I, like many 90’s children, have adored the Pokémon franchise since its inception. I distinctively remember the trials of raising a Venosaur in Blue and navigating twisted cavern systems to throw a Master Ball at Mewtwo and then just destroy literally everything because Psychic types were legitimately overpowered back in first gen. I remember my adventures in Pokémon Silver and Ruby, I remember taking a break because I didn’t have the appropriate consoles for the next couple generations. I remember breaking down and getting a 3DS so I could play Pokémon Y, only to lose interest right before the 8th gym because I couldn’t be bothered to do another whirlpool puzzle.

Pokémon Sword was the first mainline title game that I had finished since Ruby, and as alluded to when I interviewed with the BNP Galarian League, there was a good reason for that. The game felt like what the Pokémon world should have always felt like. Gym battles in giant stadiums where the crowds are cheering you on. The Wild Area where Pokémon of all levels and types are just wandering around in the open. You are unconstrained by an invisible grid are freely able to wander and none of your Pokemon are subject to just being on your team because they have some particular move you need for a particular puzzle. Pokémon Sword and Shield was a culmination of a lot of the successes of the previous generations, but truly the thing that kept me playing a few more hours after the end was the Wild Area.

Now, for me personally, I’m not one to fill out National Dexes. I don’t really care for IVs and EVs. I tend to get emotionally attached to a couple Pokémon, try to make sure I have decent type coverage, and then go from there. Pokémon to me, is at its best when it’s an RPG with clear goals and story beats. Which is why I was excited when they announced this DLC model. I promptly devoured it in Day 1 and now that I have seen the the end card flash “THE END”, I end… satiated. That’s probably the best word.

Assuming you bought the DLC (and please double check that you bought the correct DLC), when you login you’ll be greeted with a notification that you know have an Armor Pass. The game promptly tells you exactly where you need to go to start the first piece of “endgame” Pokémon content. After some travel, you find yourself on the Isle of Armor and meet your latest rival (Klara in Sword, Avery in Shield).

The Isle of Armor is essentially another Wild Area, although the biomes are slightly different. In additional to your standard forests and wetlands, Isle of Armor also has mountains, caves, and most notably: open seas. Hell, the first thing I did was look off into the distance and see the giant profile of a Wailord. I wondered, “Could I reach that.” The answer dear readers is yes, I could and that behemoth was level 80.

Which brings us to the next key point: this is endgame-ish content. The lowest level of Pokémon on the Isle seems to be 60 and the trainers tend to fall under the 60-70 bracket. Not too difficult. Although on more than one occasion, I got careless with my typing and was promptly punished for it.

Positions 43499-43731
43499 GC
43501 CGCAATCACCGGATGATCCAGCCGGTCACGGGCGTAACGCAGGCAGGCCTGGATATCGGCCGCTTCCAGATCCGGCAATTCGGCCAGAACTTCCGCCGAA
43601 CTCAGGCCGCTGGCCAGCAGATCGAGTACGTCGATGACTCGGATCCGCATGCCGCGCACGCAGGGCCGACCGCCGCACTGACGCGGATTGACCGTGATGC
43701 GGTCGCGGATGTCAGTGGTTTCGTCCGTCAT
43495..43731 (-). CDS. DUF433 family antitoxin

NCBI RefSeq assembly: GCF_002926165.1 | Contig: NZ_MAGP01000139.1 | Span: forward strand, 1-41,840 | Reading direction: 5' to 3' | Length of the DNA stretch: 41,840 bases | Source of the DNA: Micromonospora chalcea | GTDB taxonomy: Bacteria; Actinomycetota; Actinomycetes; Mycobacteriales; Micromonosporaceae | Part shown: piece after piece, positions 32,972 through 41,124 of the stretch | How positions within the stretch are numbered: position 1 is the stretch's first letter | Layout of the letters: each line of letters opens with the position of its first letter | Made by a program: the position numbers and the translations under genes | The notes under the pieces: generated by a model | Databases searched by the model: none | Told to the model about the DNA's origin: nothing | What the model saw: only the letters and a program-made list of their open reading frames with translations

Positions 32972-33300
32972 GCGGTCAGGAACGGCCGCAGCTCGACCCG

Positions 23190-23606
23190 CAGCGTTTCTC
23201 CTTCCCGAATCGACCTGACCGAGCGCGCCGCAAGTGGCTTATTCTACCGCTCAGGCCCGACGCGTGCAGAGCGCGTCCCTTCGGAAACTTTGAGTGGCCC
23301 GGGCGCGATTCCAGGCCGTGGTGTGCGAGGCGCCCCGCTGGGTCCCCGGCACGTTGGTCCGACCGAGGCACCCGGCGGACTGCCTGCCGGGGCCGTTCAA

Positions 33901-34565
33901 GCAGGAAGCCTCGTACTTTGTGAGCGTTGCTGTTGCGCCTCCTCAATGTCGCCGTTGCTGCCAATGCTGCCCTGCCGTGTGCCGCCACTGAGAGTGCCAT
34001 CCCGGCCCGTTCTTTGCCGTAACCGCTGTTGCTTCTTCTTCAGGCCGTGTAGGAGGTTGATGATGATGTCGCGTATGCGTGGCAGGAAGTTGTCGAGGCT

I was able to beat the story in about three hours give or take, playing at a very aggressive rate and making use of bunch of experience candies that I just had laying around. It’s about as basic a as story you expect. Case of mistaken identity, you meet a rival, you do tasks, you complete tasks, there’s a couple more involved tasks after that and then you’re pretty much left to your own devices. Which is fine. The story has always been a means to an end, but Isle of Armor did bring me back in with what it brought to the table.

New addition, Kubfu, is a great inclusion to the Pokémon roster and bonding with the martial arts bear and guiding him on his path was great. The addition of Max Mushrooms Max Soup letting you unlock the Gigantamax variants of Pokémons is much appreciated. Previously, you could only get them in frustratingly difficult Raid Battles (to say nothing of the worthless AIs if you couldn’t find folks online). I fully embraced taking Venosaur back into the squad, and the Isle of Armor had a bunch of familiar species and ways to get some non-Galarian variants which was a nice touch. Plus, as is tradition with endgame content, there were resource sinks galore that took all of my stockpiled Watts in a couple blinks.

As of writing, I’ve managed to reassemble a new party, get enough mushrooms to get my Interleon to be a tall snipy boi, and feel like I’ve probably gotten my money’s worth out of the DLC. I’ll probably login in every so often and see if I can’t find more Max Mushrooms, but for whatever reason, I’ve never felt compelled to completion-ism with Pokémon. I don’t want to find the 150 Alohan Diglets that are scattered around the island (although, of course some British analog would bring an invasive species from another island nation to an isolated ecosystem and promptly lose them). Nor do I feel the need to complete the Armor Dex. I got my Wushu Bear and he can follow me in the Wild Area, and that’s enough for now.

So I really like the franchise, I really like the new bear, and I’m viewing this as good payout for my $15 that presumably went into this half of the season pass. Does Isle of Armor justify getting the season pass right now for $30? Questionable. Holistically, this is a good deal, but how much time you get out of the game is gonna vary based on how you play. Maybe this will last you until Winter. Maybe you’ll also be done in a day and be like me waiting for the Frozen Tundra. For me, I think it was sound investment and I look forward to the occasional skirmish before I return in full force later this year.

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  • Mikkel Snyder is a technical writer by day and pop culture curator and critic all other times.

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